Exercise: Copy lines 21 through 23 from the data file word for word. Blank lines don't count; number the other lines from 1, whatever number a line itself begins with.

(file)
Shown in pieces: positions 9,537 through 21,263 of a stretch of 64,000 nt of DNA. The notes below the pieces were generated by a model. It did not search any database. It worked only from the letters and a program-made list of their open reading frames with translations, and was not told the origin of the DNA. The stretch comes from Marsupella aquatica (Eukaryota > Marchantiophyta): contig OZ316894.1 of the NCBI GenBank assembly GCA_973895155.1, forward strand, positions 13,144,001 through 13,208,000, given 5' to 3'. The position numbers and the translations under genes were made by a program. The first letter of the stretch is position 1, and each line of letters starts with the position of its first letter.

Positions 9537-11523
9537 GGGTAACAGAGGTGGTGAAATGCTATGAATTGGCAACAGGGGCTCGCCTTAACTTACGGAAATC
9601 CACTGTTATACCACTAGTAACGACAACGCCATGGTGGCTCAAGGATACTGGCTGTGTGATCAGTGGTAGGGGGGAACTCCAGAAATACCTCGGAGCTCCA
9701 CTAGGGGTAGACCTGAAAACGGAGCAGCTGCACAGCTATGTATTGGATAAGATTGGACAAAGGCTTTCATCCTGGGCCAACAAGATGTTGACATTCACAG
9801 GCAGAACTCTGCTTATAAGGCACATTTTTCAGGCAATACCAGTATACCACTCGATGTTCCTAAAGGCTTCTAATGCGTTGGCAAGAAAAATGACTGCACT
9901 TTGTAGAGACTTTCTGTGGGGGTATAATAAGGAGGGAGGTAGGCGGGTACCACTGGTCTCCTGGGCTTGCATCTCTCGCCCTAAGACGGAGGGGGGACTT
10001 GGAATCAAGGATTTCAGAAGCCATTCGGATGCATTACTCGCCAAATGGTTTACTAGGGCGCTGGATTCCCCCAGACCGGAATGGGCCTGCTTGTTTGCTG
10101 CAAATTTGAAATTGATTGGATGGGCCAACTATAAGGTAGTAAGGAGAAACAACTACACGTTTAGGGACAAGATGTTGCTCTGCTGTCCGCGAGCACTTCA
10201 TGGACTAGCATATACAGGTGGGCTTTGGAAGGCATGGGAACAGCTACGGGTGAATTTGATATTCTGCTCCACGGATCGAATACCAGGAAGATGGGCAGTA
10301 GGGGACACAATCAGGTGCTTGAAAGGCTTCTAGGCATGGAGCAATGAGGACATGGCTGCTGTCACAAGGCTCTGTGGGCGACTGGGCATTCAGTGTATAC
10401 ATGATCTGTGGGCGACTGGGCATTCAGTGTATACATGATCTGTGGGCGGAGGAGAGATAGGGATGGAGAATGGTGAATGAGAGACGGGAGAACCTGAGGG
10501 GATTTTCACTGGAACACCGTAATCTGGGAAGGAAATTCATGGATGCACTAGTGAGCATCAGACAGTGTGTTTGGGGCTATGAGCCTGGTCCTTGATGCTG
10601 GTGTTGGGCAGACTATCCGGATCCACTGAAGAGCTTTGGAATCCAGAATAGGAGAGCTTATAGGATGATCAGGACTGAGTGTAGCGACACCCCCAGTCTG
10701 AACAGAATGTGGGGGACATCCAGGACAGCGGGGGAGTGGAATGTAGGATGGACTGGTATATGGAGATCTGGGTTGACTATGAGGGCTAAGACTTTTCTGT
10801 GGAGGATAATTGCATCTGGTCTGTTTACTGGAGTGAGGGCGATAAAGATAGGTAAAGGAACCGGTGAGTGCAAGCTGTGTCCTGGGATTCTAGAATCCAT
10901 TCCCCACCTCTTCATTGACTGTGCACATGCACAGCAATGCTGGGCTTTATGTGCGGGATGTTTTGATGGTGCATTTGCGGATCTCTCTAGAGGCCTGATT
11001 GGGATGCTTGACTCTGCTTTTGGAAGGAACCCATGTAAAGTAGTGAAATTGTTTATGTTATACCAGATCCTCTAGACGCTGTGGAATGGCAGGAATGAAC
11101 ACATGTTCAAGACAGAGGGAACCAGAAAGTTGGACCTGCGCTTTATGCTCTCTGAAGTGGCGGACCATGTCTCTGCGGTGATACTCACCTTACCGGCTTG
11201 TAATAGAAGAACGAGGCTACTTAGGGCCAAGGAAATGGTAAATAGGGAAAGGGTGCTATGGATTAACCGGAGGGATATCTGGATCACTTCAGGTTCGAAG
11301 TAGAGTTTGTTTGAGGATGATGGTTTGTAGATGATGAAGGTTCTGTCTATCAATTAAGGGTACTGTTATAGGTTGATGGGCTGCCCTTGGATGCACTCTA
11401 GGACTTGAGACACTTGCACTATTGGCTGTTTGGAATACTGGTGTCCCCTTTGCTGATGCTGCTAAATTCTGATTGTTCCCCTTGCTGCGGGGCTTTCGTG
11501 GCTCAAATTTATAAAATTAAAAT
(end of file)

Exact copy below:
11301 TAGAGTTTGTTTGAGGATGATGGTTTGTAGATGATGAAGGTTCTGTCTATCAATTAAGGGTACTGTTATAGGTTGATGGGCTGCCCTTGGATGCACTCTA
11401 GGACTTGAGACACTTGCACTATTGGCTGTTTGGAATACTGGTGTCCCCTTTGCTGATGCTGCTAAATTCTGATTGTTCCCCTTGCTGCGGGGCTTTCGTG
11501 GCTCAAATTTATAAAATTAAAAT